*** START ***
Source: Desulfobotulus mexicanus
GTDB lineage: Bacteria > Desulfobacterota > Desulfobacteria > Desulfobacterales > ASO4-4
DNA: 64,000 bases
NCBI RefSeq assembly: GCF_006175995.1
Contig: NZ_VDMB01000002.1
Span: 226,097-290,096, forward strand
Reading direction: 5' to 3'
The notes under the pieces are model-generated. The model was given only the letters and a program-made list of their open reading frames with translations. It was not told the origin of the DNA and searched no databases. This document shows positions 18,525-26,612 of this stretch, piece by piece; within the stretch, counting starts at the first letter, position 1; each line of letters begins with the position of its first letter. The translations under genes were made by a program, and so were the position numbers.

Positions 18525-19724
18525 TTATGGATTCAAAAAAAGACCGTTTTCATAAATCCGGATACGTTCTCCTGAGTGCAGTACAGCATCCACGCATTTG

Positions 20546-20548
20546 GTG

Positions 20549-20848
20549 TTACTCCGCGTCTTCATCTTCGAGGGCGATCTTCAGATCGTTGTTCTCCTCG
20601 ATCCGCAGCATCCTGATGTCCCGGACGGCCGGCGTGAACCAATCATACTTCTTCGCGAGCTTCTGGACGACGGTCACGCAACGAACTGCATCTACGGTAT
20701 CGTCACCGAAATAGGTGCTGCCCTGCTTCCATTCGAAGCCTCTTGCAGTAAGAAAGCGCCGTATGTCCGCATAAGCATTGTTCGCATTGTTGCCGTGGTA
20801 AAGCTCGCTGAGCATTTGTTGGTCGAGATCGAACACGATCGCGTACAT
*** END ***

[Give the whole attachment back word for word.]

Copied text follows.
Source: Desulfobotulus mexicanus
GTDB lineage: Bacteria > Desulfobacterota > Desulfobacteria > Desulfobacterales > ASO4-4
DNA: 64,000 bases
NCBI RefSeq assembly: GCF_006175995.1
Contig: NZ_VDMB01000002.1
Span: 226,097-290,096, forward strand
Reading direction: 5' to 3'
The notes under the pieces are model-generated. The model was given only the letters and a program-made list of their open reading frames with translations. It was not told the origin of the DNA and searched no databases. This document shows positions 18,525-26,612 of this stretch, piece by piece; within the stretch, counting starts at the first letter, position 1; each line of letters begins with the position of its first letter. The translations under genes were made by a program, and so were the position numbers.

Positions 18525-19724
18525 TTATGGATTCAAAAAAAGACCGTTTTCATAAATCCGGATACGTTCTCCTGAGTGCAGTACAGCATCCACGCATTTG

Positions 20546-20548
20546 GTG

Positions 20549-20848
20549 TTACTCCGCGTCTTCATCTTCGAGGGCGATCTTCAGATCGTTGTTCTCCTCG
20601 ATCCGCAGCATCCTGATGTCCCGGACGGCCGGCGTGAACCAATCATACTTCTTCGCGAGCTTCTGGACGACGGTCACGCAACGAACTGCATCTACGGTAT
20701 CGTCACCGAAATAGGTGCTGCCCTGCTTCCATTCGAAGCCTCTTGCAGTAAGAAAGCGCCGTATGTCCGCATAAGCATTGTTCGCATTGTTGCCGTGGTA
20801 AAGCTCGCTGAGCATTTGTTGGTCGAGATCGAACACGATCGCGTACAT